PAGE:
Not unlike most of the classical ensembles I hear about, our biggest challenge continues to be finding audience. And we’ve all taken on more of the work load. But the benefit is we are learning what it takes to run an ensemble. We are completely invested in the outcome.
Will we make it? I’d love to give you a happy ending but it has yet to be written. Today was our first rehearsal together in 3 months. When I arrived the founding violinist came to my car to greet me. “I’m just so excited to play together again.” We are grateful for what we have. I’ve got a good feeling about the end of this story.
Active listening. Josep Caballe’-Domenech delivered his dress rehearsal message Saturday afternoon insisting that actively listening to every single part of the music is our most important charge. No players buried in their music stands--he wanted awareness. And it’s not just the individual musicians who must actively listen, the conductor also listens and responds to feedback. Alan Gilbert, music director of the New York Philharmonic on conducting, “One of the ways to make your sound better is to make it really obvious that you’re really listening and that it really matters to you what it sounds like.” He goes on to say, “As soon as it’s apparent that your ears are open and that you’re interested and you’re following the contour of the sound, then that very contour is affected by that.” Caballe’-Domenech is a fiery conductor who demands our best. In spite of the hard work, playing for him is a most rewarding orchestral experience. To be tuned in to each note and every nuance is beyond compare. It’s electrifying. When playing in the zone your senses are heightened. Constantly receiving feedback, musicians react with split-second precision. And just like he said, the orchestra is not a stage full of individuals playing their part; it is one instrument responding as a single organism.
In this scenario, musicians get feedback from their stand partners, section leaders, concertmaster, and conductor. Rehearsals are full of verbal feedback; in performance feedback is exclusively non-verbal. Musicians use their specific training to listen and respond to a huge number of variables--pitch, dynamics, articulation, style. They take the notes of the page and along with the interpreter, the conductor, and the information practiced and retained from rehearsals they work together to create a spontaneous musical experience. At the end the audience delivers even more feedback by way of applause, cheering and maybe even standing to show appreciation. By the time the performance is done, I know where I stand.
What happens to a musician when they can’t rely on feedback? Or their traditional notion of feedback is turned upside down? I’m also a member of a new kind of orchestra-the Twtr Symphony. Made up of musicians across the world recording remotely, it’s a whole new concept. “...While we approach performance in a very different way than other symphony orchestras, it is our extensive use of social media as a tool for connection which sets us apart." ~ Composer Chip Michael. We met first through social media by tweeting our personal plans, projects and experiences. Our feedback began as a supportive forum, then one by one we auditioned and became an orchestra.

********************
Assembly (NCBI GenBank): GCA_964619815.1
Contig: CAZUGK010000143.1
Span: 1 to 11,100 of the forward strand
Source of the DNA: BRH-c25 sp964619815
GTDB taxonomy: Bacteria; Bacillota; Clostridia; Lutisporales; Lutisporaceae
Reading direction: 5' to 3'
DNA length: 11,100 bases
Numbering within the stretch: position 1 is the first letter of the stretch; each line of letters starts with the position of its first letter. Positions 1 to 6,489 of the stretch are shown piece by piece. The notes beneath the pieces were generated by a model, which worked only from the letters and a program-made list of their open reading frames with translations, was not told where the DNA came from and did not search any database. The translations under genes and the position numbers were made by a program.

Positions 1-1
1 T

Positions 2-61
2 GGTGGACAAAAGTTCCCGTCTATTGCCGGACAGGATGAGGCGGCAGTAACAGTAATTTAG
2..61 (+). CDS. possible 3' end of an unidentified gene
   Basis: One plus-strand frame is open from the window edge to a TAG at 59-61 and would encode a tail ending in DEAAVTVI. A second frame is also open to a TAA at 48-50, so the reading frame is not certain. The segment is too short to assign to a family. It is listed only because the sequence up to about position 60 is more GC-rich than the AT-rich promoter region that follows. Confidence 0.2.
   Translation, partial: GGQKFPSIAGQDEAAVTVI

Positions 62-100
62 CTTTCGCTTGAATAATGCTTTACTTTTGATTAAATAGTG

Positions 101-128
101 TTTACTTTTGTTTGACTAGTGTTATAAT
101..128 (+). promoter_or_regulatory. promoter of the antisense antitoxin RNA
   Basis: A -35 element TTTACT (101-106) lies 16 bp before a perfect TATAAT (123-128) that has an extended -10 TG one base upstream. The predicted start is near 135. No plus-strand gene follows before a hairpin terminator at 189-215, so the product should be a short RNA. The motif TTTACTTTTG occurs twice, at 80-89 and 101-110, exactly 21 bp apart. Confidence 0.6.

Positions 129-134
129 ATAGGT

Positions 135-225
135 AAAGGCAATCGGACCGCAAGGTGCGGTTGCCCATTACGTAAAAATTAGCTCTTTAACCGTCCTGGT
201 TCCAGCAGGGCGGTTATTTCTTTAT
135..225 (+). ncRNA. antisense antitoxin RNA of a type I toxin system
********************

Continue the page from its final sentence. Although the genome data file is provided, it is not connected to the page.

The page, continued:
When I started I had more questions than confidence. Alone in my studio with a piece of music and a click track, where was the feedback I wanted? What I got instead was harsh. The click track was a stern taskmaster. The playback was cruel. Neither were willing to bend--or lie. I found myself delivering my finished recording with tentative words, “if you need me to re-record just let me know.” With no stand partner to smile and no audience to clap I was looking for some kind of positive feedback, reassurance or a little pat on the back, hoping that my playing was good enough. After I sent my recording I had even more questions. How do I fit in the group? What does the orchestra sound like?
Maybe I was getting the feedback I needed all along. What happens when conventions are altered? We adapt. True I wasn’t getting “normal” feedback. Instead of concentrating on what I wasn’t hearing I had to look and listen a little bit harder. What was I really hearing? Enthusiasm. Excitement. And lots and lots of support. The Twtr Symphony is an orchestra that supports the group and supports each other. Just like the conventional orchestra I mentioned above we are more than individuals recording separate parts--we are united through support, sharing and investment in the outcome. That’s the amazing thing about social media--it really does connect us. My questions were replaced with confidence and trust. And I’m glad to be part of the adventure.
May is here. It’s time to wrap up another performance schedule and another school year. A calendar chock full of dates and pencil marks and predictability gives way to a solitary question mark. It’s time to move on; time to say goodbye. In one sense we feel welcome relief to set aside bursting planner. And yet.... The unknown brings its own set of challenges. Will I like my new teacher? Will I get enough free-lance work to pay my bills? Will be able to soak in enough of my teen before he leaves for college?
Can you tell I feel nostalgic today? The time has come for me to say goodbye in writing. It’s been two years since my youth orchestra played their last concert. Before that I spent a frantically busy six years running the orchestra. Finally, today I can look back and say it was worth every hectic moment. I had fun!
The last concert was a dream come true. A side by side with great music, a convivial potluck dinner, and a big, enthusiastic crowd--everything came together perfectly. And just like that it was over. We ran out of money and I ran out of energy. I had spent six years fighting to keep it vital but this time was different. I must have known it was time for a change.
My web designer called a month ago to see if I wanted to renew the domain again. I took a deep breath, and said no. Today I’m looking back with fondness and forward with....well, that remains to be seen. It’s time for change. Courage to you in yours.
Many, many thanks to students, families and colleagues who helped and supported us through the years. Goodbye LYS, You make me proud!